Since the entry into force of the amendment to the Trademark Law 17/2001 processed through Royal Decree-Law 23/2018, the Spanish Patent and Trademark Office has been given the capacity to resolve in administrative proceedings some actions by which the invalidity of a previously registered trademark is directly requested.

It enters into force on January 14, 2023, as determined by final provision 7 of the aforementioned Royal Decree-Law, incorporated as Additional Provision One of the aforementioned Trademark Law.

In the past, these proceedings were only within the jurisdiction of the Civil Jurisdiction (Mercantile or Commercial Courts) and, due to their costly and complex processing before the courts, these civil actions were rarely initiated.

This invalidity claim may be filed by any interested party. It is to be expected that many of the trademarks already registered, which have a certain incompatibility with a prior right of third parties, may be subject to this invalidity petition, with the possibility of obtaining another similar trademark once the invalidity has been obtained, and through the administrative process, which is much more affordable, and supposedly more agile.

Before starting the brief analysis on the merits of this issue, it must be made reasonably clear that a trademark is a full right, the limits of which are established by the concurrent prior rights. Therefore, the registration of a trademark does not always imply its absolute validity.

Thus, the processing of a trademark allows whoever feels aggrieved by it to have the right to file an opposition, by substantiating the reasons why it should not be registered.

But, in the event that the earlier mark, or the right that would prevent registration, is not brought before the Trademark Office through the opposition procedure (which also does not exist in all countries, in which case it will not be possible), the mark will be granted.

In these circumstances, an earlier trademark could be damaged by a later trademark, which distinguishes identical or very similar products, and which concur in the market producing effects of perplexity, confusion, association, by erroneously attributing that both come from the same company.

In short, a trademark has full rights when, in addition to being registered, it is fully “valid”. And it is this criterion of validity that illuminates the possibilities of nullity or invalidity.


Full invalidity occurs when the owner of the later trademark acts in bad faith. That is to say that, knowing the earlier trademark, he registers the same or a very similar one, with the intention of supplanting it in the market.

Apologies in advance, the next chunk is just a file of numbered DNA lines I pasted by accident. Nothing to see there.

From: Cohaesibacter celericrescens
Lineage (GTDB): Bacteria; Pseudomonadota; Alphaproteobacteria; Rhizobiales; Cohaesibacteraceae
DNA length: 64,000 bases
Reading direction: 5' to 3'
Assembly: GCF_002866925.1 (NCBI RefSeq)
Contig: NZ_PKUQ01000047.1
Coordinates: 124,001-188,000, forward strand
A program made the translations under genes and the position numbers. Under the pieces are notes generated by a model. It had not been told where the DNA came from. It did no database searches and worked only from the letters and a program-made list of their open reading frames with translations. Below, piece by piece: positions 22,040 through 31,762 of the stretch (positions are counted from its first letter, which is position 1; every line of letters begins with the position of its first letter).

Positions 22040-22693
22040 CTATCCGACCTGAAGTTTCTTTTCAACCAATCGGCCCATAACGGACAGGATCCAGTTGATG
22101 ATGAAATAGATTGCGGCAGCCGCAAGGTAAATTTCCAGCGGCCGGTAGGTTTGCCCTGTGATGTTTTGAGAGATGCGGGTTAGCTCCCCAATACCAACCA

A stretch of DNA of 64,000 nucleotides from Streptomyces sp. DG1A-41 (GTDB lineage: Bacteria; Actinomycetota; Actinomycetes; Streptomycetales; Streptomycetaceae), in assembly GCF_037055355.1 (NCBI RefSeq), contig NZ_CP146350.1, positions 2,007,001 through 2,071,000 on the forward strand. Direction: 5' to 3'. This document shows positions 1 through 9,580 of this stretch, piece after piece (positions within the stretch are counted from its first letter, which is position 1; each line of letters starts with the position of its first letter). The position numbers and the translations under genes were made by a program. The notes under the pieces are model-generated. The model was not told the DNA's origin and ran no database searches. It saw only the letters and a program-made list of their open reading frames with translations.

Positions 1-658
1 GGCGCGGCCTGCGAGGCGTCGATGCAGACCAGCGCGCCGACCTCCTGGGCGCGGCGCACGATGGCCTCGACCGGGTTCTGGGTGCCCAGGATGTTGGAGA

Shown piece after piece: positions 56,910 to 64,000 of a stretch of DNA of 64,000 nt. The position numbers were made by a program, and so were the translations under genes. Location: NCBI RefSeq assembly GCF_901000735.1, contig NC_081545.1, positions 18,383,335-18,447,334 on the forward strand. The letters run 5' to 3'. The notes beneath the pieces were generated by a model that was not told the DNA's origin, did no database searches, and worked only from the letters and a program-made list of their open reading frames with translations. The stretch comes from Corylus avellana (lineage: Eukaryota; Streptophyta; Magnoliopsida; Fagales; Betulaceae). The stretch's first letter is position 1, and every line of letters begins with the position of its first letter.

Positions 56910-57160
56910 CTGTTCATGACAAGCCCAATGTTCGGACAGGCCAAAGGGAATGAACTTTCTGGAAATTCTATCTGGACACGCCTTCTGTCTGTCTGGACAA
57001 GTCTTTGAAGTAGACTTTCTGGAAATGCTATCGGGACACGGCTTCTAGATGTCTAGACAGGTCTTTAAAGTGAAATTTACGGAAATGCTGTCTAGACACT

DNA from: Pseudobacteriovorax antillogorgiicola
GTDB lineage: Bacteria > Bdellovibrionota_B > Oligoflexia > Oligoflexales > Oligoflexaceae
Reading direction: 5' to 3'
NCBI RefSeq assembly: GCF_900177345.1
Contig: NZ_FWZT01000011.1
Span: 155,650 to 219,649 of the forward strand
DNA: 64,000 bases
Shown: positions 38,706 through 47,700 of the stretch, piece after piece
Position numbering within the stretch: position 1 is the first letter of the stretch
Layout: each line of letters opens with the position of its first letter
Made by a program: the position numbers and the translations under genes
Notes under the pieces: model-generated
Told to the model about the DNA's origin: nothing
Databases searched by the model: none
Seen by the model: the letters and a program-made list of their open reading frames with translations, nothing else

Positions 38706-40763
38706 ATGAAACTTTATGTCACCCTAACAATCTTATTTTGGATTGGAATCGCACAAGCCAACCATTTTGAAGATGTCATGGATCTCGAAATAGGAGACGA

A granted trademark is also null and void when it contravenes the absolute grounds for refusal established in the Trademark Law, namely, lack of distinctive character, being formed by generic or descriptive terms, or being customary in the corresponding commercial environment. As an exception, it is possible that it has in fact achieved a distinctive character. In this case it could be consolidated.

As indicated above, the possibility of requesting the invalidity of these trademarks is permanent. It has no expiration date, and can be undertaken by the injured party or interested party, respectively, at the moment in which the presence of the trademark is detected.

The invalidity may be partial or relative if it affects only some of the products and not the entirety of the trademark.

The invalidity of trademarks registered in Spain can be requested from January 14, 2023 before the Spanish Patent and Trademark Office; previously it was only possible before the Courts of Justice, which continue to have exclusive jurisdiction in the case of requesting invalidity by counterclaim, i.e. as a defense to a claim for infringement.


The Trademark Law defines it as “relative nullity” when it infringes the rights of owners of prior trademarks (without bad faith), which include trade names, extra-registered uses, rights of famous distinctive signs, trade name rights of commercial companies, intellectual and advertising rights, appellations of origin, names of illustrious or famous persons, and similar (non-exhaustive list).

It proceeds when the owner of an earlier trademark incompatible with the later one, requests the cancellation of the trademark before the end of the period of five years from the registration of the trademark to be cancelled.

The invalidity may be partial or relative if it affects only some of the products and not the whole trademark.

The procedure is as described in the last paragraph of the previous title.


According to this principle, whoever could act against a trademark right that could affect previously acquired registration rights, may not act against whoever in the period prior to said five years registered a distinctive mark in good faith.

In any case, the invalidity of a registered trademark requires proof of the effective validity of the prior trademark, through proof of use for each of the goods it distinguishes.

In this regard, it is very important to obtain professional advice in all cases for the registration of the trademark, since the rights of a trademark are born by its application, and the deficiencies of that petition cannot be remedied, so that the trademark could be limited in its rights against possible subsequent applications that could only be resolved if what is claimed is obtained, through costly and lengthy legal proceedings.

Should you require further information on this matter, please contact ABECSA and we will clarify and answer any questions or doubts you may have.

Alejandro Sanz-Bermell Martínez


Agente de la Propiedad Industrial

Agente de Patentes Europeas

Mandatario acreditado ante la EUIPO